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Adventist Mission

Vitaly, 13

Praying for Vitaly

To Sabbath School teachers: This story is for Sabbath, February 20.

By Andrew McChesney, Adventist Mission


hree years ago, we read a mission story about a boy named Vitaly in Tokmok, Kyrgyzstan.

Vitaly loved to go to church every Sabbath. It didn’t matter whether it rained or snowed, he waited outside his home for the Sabbath School teacher to pick him up in her car. He liked church so much that he invited his brother to go with him. He liked church so much that he memorized a Bible verse every week to give to God as a gift on Sabbath.

Vitaly started going to church after being invited by his teacher at the Seventh-day Adventist school. He lives with his grandmother and grandfather, who gave him permission to go to church. He looked forward to Sabbath every week.

But then something happened. Vitaly’s mother called Grandmother and said she didn’t want her son going to church anymore. You see, Vitaly is quiet, gentle, and kind. Mother didn’t like that. She wanted him to be loud, tough, and mean. She thought all boys should be loud, tough, and mean, and she worried that the church was keeping Vitaly from being a real boy. Mother told Grandmother that she wanted Vitaly to come live with her.

When Vitaly came home from school, Grandmother was waiting to have an important talk with him.

“You need to try to live with your mother for one month,” she said. “If you like living with her, you should stay with her.”

Vitaly didn’t want to leave Grandmother. He had lived with her since he was a small boy.

When Mother saw that Vitaly didn’t want to move, and she tried to convince him. “Come live with me for only one day,” she said. “That’s not too long.”

Vitaly was quiet, gentle, and kind. He didn’t want to hurt Mother’s feelings, so he agreed. The next morning, Mother changed her mind and said Vitaly should stay a month. Vitaly agreed. He wanted to see what it was like living with her.

Mother didn’t want Vitaly to go to the Adventist school anymore. She wanted her son to be loud, tough, and mean, so she sent him to public school.

Vitaly didn’t like the new school at all. His class was big, with 40 children, many more than the 15 children in his class at the Adventist school. Also, the boys were always fighting in class. They were loud, tough, and mean. He begged Mother to send him back to the Adventist school.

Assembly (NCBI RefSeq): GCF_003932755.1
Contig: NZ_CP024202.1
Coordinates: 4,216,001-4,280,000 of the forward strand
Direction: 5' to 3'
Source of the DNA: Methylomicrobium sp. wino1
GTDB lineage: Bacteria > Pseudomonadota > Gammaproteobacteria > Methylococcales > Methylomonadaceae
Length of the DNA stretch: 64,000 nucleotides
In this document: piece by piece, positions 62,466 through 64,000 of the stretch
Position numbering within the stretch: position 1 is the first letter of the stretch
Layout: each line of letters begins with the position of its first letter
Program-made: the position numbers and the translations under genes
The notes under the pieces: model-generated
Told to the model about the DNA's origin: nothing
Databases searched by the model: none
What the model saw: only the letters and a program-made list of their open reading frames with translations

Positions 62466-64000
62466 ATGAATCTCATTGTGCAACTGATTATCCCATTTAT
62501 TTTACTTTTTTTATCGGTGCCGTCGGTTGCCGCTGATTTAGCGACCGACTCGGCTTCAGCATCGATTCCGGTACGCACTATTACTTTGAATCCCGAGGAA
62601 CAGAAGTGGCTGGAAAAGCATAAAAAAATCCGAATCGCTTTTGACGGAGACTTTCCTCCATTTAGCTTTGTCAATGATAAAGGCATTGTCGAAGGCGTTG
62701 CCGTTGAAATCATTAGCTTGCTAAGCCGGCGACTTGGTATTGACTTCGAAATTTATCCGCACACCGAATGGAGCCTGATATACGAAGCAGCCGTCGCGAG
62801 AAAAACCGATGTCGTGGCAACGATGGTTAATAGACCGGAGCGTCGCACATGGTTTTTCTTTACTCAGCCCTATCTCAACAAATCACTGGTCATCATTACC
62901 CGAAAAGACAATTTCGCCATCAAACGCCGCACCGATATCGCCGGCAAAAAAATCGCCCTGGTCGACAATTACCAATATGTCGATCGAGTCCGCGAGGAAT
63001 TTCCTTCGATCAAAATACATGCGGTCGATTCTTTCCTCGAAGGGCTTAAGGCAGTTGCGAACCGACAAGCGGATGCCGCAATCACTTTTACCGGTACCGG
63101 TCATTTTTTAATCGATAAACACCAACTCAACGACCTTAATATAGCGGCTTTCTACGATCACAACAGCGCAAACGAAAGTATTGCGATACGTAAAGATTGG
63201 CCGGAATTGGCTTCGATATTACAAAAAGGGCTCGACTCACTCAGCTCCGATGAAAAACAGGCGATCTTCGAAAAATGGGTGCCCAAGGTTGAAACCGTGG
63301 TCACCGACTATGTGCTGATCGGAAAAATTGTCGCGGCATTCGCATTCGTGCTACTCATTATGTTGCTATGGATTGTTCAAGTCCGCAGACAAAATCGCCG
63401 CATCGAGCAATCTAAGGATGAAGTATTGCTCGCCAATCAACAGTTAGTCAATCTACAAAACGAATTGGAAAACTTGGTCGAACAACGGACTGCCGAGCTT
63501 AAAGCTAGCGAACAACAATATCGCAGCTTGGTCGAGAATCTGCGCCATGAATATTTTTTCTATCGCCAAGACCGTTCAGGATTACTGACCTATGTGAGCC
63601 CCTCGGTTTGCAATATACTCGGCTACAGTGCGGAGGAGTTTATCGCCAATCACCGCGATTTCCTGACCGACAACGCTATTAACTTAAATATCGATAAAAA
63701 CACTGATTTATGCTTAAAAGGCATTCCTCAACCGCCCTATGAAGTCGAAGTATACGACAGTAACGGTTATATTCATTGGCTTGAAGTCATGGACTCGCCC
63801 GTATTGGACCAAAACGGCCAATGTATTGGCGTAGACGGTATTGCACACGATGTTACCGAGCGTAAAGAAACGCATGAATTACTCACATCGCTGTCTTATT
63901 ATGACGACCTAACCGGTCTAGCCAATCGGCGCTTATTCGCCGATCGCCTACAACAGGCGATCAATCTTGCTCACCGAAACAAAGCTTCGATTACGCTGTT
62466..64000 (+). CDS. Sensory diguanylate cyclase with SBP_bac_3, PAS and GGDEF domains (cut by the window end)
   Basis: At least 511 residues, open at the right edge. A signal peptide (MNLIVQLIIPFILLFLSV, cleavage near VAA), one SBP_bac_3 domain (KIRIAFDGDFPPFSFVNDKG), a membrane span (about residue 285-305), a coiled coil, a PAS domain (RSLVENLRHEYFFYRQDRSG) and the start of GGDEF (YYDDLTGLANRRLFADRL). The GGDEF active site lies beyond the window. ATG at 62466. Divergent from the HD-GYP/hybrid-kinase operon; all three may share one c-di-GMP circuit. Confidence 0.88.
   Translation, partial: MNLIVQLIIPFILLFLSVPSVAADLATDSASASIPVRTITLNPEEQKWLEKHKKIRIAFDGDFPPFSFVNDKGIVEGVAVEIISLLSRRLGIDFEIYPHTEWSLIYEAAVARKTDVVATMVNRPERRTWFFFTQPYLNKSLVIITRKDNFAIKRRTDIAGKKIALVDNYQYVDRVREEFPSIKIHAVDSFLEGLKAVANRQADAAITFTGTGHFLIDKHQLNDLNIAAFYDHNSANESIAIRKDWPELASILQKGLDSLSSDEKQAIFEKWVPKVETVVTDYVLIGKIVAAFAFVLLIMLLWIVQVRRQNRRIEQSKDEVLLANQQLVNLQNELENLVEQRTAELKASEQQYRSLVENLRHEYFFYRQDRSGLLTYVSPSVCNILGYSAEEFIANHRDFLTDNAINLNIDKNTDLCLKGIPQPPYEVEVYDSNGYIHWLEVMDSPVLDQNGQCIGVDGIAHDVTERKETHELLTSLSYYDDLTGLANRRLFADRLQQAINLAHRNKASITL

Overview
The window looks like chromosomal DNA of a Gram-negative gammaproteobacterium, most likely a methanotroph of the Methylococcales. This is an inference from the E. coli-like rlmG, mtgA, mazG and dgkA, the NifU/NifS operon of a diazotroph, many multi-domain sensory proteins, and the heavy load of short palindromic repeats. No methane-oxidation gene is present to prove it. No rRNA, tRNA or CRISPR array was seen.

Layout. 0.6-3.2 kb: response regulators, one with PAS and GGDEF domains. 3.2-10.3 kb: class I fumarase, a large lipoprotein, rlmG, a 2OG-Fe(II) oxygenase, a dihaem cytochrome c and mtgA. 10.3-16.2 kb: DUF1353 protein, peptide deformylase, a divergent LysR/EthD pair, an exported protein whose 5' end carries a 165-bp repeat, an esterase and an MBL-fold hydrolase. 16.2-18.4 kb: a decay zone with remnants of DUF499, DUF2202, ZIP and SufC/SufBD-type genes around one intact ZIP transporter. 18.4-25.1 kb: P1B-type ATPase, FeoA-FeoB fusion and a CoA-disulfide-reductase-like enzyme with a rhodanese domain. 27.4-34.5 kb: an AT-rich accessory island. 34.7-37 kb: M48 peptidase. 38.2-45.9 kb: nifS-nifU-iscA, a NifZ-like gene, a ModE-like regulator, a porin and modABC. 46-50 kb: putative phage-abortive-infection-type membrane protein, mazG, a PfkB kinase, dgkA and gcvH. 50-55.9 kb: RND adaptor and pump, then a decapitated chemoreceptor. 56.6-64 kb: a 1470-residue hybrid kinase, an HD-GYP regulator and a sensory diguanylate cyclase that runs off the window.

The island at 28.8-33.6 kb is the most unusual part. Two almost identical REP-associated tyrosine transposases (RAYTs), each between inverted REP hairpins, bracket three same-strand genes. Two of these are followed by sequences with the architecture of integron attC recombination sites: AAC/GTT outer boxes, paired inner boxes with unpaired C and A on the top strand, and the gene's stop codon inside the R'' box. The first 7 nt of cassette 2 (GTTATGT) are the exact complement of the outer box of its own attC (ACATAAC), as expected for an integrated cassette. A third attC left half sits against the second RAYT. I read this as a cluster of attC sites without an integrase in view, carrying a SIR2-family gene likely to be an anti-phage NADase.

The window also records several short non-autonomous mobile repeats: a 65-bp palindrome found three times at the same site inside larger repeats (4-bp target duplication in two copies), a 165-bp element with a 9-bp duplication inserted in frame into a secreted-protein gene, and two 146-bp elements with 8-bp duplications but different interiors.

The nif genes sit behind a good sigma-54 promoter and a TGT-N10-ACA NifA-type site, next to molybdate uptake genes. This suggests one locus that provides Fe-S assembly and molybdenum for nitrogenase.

“But think of all the money that you would be spending on the Adventist school,” Mother said. “It would be better to use the money to swim at a water park.”

Vitaly liked water parks, but he liked the Adventist school even more. “I would rather study at the Adventist school than go to a water park,” he said.

After a week, Mother agreed to send Vitaly back to the Adventist school. “But I will not pay for it,” she said. “Grandmother has to pay.”

Vitaly was happy to be back among kind friends at the Adventist school, and they were happy to see him. The children and teachers had prayed that he would return. People at church had prayed that he would return. God had answered their prayers.

But things weren’t the same. Vitaly still could not go to church. He missed living with Grandmother, whom he visited every day. After three weeks, he told Mother that he wanted to move back to Grandmother’s house. He promised to visit her often. But Mother had another idea. “Why don’t you live with me and go visit Grandmother?” Mother asked.

Vitaly pleaded with Mother for five months. Finally, she agreed that he could live with Grandmother — but only if he agreed not to go church.

Vitaly has been back with Grandmother for five months, but he still cannot go to church on Sabbath. He misses worshiping God at church. Friends and teachers at school are praying that Mother will allow him to return to church. Will you join them and pray that Vitaly can worship God again on Sabbaths?

Part of the Thirteenth Sabbath Offering three years ago helped construct a gymnasium at Vitaly’s school in Tokmok, Kyrgyzstan. Thank you for supporting Adventist education in Kyrgyzstan and elsewhere in the Euro-Asia Division.